Res Philosophica 99 (2):169-185 (2022)

Scholastic debates about the activity of our final end—happiness—become famously heated in the thirteenth and fourteenth centuries, with intellectualists claiming that the primary activity through which we are joined to God is intellective ‘vision’ and voluntarists claiming that it is love. These conversations represent only one set of medieval views on the subject, however. If we look to contemplative sources in the same period—even just those of the Rome-based Christian tradition—we find a range of views on our final end that runs the gamut from ‘self-less union with an unknowable God’ to ‘embodied fulfilment of human nature.’ In this article, I argue that these differing conceptions push their holders to develop a correspondingly wide range of attitudes toward the human faculty of reason, particularly with respect to its value in helping us achieve our ultimate end. Medieval thinking on this topic is thus much more complex—and offers more points of connection with contemporary philosophical theology—than is typically recognized.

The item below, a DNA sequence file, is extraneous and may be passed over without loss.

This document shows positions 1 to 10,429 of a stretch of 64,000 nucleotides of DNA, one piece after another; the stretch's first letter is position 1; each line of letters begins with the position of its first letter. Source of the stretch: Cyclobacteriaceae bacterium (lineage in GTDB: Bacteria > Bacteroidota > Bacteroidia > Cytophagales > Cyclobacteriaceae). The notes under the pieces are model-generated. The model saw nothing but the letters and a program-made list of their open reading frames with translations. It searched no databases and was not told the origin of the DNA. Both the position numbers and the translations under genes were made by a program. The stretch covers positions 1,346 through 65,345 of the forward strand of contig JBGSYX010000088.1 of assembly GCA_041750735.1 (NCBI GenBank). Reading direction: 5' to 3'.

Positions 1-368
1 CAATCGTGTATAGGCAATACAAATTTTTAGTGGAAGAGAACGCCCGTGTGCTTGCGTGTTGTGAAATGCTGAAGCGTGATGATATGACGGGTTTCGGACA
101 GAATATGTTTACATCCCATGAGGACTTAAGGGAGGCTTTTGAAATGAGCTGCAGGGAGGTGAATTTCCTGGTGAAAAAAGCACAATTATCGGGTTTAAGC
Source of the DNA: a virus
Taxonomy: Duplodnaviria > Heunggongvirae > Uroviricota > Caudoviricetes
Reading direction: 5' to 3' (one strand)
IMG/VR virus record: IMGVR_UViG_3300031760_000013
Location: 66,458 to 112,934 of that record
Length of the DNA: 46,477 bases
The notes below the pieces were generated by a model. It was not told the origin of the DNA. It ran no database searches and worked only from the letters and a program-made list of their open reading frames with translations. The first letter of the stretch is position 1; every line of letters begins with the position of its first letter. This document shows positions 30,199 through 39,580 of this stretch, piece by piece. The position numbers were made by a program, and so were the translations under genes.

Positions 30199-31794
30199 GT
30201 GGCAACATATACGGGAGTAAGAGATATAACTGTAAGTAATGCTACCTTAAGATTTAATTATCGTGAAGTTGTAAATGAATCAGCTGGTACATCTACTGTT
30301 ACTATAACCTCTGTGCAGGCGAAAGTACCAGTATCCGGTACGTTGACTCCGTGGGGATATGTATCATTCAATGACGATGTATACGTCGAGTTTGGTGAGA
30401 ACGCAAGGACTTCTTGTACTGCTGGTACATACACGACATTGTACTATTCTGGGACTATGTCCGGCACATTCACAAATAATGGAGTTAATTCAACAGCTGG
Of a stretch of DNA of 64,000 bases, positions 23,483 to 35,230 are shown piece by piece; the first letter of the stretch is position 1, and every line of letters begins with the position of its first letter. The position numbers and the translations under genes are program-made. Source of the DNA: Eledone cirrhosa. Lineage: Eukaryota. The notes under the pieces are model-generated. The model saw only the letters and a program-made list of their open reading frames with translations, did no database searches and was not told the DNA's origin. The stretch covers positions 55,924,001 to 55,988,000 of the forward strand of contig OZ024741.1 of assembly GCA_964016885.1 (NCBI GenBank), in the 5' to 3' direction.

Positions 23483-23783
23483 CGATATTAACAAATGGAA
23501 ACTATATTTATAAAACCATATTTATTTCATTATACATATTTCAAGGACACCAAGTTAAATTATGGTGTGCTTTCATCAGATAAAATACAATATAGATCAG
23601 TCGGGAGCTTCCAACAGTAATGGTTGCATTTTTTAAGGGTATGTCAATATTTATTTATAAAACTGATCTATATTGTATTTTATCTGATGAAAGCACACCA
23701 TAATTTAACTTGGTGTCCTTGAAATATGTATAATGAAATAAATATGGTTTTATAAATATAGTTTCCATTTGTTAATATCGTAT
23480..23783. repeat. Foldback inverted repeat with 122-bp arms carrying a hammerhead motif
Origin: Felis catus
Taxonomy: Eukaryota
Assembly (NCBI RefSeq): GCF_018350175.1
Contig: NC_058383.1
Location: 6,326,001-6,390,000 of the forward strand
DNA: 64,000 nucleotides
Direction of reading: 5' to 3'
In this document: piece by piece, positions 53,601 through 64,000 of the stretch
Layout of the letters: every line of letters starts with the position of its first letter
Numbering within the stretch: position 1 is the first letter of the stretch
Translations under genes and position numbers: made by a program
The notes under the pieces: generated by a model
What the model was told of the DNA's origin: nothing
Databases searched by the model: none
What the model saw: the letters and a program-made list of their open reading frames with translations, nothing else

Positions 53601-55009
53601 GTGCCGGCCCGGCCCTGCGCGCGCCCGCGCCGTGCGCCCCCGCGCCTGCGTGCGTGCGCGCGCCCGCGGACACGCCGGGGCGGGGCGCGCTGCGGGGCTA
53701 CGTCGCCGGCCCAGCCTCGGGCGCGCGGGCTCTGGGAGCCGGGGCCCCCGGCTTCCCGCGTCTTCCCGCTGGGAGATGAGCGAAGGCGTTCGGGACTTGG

Keywords Catholic Tradition  Contemporary Philosophy  History of Philosophy
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DOI 10.11612/resphil.2218
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